Researchers from the University of Manchester and the University of Bari in Italy have developed a chemical sensor platform that can smell more accurately than humans.
The team incorporated odorant binding proteins, found in the mucus of the nose, into field-effect transistors. The proteins work with olfactory receptors and help create a person's perception of smell.
The researchers report they were able to measure the unique changes in current as the proteins reacted to odor and record them, which they say is equivalent to the machine smelling the odor.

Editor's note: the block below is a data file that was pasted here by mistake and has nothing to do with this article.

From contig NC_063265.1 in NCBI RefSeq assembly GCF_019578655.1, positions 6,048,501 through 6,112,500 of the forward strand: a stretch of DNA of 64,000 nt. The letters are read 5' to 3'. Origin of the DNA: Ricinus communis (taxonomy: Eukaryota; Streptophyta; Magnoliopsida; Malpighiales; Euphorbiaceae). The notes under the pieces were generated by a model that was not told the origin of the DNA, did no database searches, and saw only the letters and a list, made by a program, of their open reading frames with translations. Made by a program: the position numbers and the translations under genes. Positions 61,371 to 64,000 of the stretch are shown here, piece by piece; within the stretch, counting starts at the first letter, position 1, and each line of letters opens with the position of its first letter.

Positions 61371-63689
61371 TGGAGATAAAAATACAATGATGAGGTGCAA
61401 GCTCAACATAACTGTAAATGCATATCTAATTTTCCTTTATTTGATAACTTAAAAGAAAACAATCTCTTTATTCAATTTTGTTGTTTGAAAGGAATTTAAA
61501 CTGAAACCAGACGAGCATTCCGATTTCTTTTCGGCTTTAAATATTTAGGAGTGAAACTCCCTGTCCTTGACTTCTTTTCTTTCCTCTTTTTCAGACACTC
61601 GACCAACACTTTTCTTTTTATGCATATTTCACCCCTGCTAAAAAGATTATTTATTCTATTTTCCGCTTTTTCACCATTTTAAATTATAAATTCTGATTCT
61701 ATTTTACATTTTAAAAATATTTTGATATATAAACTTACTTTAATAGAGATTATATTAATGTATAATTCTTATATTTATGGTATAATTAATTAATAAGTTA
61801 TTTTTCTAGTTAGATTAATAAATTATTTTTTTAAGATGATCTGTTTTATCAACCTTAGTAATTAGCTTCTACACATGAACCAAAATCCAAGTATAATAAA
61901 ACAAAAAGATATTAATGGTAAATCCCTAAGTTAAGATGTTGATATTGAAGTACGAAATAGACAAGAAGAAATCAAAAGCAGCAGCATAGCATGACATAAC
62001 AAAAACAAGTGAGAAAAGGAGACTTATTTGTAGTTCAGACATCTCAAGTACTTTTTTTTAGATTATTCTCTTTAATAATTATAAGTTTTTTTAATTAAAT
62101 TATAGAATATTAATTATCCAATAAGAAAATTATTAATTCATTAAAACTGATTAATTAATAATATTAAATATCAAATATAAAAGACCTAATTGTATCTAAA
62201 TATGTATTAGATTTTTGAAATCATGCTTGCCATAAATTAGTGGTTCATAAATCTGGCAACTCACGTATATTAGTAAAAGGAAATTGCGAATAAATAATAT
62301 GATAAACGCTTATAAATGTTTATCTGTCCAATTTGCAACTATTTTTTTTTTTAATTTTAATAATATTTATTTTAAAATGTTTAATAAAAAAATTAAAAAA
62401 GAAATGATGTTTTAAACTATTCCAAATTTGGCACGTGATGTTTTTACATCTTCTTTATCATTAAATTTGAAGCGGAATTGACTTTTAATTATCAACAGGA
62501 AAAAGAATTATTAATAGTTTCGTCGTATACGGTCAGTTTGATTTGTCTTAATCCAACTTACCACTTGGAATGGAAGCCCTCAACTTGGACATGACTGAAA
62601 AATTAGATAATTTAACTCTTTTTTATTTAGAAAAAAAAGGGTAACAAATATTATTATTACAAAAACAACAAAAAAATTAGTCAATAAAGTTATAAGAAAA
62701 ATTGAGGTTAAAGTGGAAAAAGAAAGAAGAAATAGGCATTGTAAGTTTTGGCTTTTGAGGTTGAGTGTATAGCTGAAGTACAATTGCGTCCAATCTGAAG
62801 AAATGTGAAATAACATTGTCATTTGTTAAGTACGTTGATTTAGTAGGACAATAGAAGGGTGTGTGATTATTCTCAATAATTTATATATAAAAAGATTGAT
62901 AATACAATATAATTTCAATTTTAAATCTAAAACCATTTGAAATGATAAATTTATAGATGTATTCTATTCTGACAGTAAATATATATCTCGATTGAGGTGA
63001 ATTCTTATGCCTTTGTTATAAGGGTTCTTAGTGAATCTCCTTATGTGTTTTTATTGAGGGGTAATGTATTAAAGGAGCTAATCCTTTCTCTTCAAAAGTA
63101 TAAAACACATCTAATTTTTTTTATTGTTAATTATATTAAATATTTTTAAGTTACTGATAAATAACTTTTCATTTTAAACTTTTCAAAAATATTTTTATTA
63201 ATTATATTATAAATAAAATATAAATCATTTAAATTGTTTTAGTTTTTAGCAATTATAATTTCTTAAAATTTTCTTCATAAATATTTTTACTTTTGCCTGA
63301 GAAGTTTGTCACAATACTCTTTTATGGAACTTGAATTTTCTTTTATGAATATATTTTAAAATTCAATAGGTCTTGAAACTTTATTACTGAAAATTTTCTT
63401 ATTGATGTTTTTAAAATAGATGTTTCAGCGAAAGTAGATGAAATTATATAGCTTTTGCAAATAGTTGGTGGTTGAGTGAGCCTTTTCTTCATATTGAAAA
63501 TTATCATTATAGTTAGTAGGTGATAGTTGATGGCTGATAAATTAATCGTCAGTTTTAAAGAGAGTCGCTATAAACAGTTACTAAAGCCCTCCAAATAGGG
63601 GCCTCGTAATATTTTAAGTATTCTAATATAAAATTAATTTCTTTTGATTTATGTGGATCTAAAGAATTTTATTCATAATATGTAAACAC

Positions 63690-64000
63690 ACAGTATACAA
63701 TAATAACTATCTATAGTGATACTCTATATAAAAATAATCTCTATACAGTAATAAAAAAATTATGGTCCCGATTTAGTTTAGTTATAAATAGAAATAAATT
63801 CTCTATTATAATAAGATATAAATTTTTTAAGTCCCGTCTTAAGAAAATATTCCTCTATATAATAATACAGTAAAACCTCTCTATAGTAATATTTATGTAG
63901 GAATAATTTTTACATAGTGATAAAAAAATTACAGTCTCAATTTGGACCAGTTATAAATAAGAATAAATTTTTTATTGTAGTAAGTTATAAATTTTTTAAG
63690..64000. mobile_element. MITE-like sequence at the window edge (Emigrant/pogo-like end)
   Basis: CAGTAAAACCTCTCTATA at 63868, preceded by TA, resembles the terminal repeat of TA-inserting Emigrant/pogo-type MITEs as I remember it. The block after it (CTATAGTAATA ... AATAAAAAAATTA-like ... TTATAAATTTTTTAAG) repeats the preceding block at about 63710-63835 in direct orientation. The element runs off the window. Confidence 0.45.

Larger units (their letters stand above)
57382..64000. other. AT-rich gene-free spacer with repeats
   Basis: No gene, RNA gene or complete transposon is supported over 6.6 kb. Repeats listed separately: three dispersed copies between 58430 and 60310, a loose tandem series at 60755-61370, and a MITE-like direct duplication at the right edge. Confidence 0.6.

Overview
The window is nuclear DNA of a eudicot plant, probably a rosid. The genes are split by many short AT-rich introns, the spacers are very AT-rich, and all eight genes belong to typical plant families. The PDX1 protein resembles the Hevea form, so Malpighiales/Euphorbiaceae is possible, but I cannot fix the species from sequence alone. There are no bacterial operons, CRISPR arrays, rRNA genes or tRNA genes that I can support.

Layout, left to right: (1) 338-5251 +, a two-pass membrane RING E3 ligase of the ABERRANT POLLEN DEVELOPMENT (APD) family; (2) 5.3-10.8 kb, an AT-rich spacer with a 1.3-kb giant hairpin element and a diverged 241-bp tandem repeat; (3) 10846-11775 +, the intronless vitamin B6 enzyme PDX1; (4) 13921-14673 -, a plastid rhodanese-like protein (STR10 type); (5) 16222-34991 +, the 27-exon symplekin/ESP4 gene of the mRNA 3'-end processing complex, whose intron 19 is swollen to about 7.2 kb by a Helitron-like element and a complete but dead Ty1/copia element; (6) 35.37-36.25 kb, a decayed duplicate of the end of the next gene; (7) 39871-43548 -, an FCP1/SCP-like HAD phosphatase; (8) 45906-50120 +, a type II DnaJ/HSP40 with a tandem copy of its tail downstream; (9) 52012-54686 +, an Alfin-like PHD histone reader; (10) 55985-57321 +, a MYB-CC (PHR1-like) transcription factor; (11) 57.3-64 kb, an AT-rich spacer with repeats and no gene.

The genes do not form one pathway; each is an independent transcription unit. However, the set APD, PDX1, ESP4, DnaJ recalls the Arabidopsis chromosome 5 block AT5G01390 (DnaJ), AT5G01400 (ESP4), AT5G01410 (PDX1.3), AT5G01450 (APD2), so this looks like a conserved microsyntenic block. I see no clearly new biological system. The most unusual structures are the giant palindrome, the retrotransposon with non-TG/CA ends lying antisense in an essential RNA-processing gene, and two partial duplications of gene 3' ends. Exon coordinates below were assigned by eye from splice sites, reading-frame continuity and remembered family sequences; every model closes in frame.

The project marks the first time machines were able to differentiate smells that are very similar, such as chiral molecules. Moreover, the scientists have found a way to manufacture the proteins in quantities that would enable them to be used in biosensors.
"Now we have done this it will allow much better sensors to be developed and these could have many uses in industry," says Manchester professor Krishna Persaud. "We shall be able to create biosensors which are accurate enough to be able to tell when food has gone off, or even smell how much pollution is in the atmosphere."
From University of Manchester
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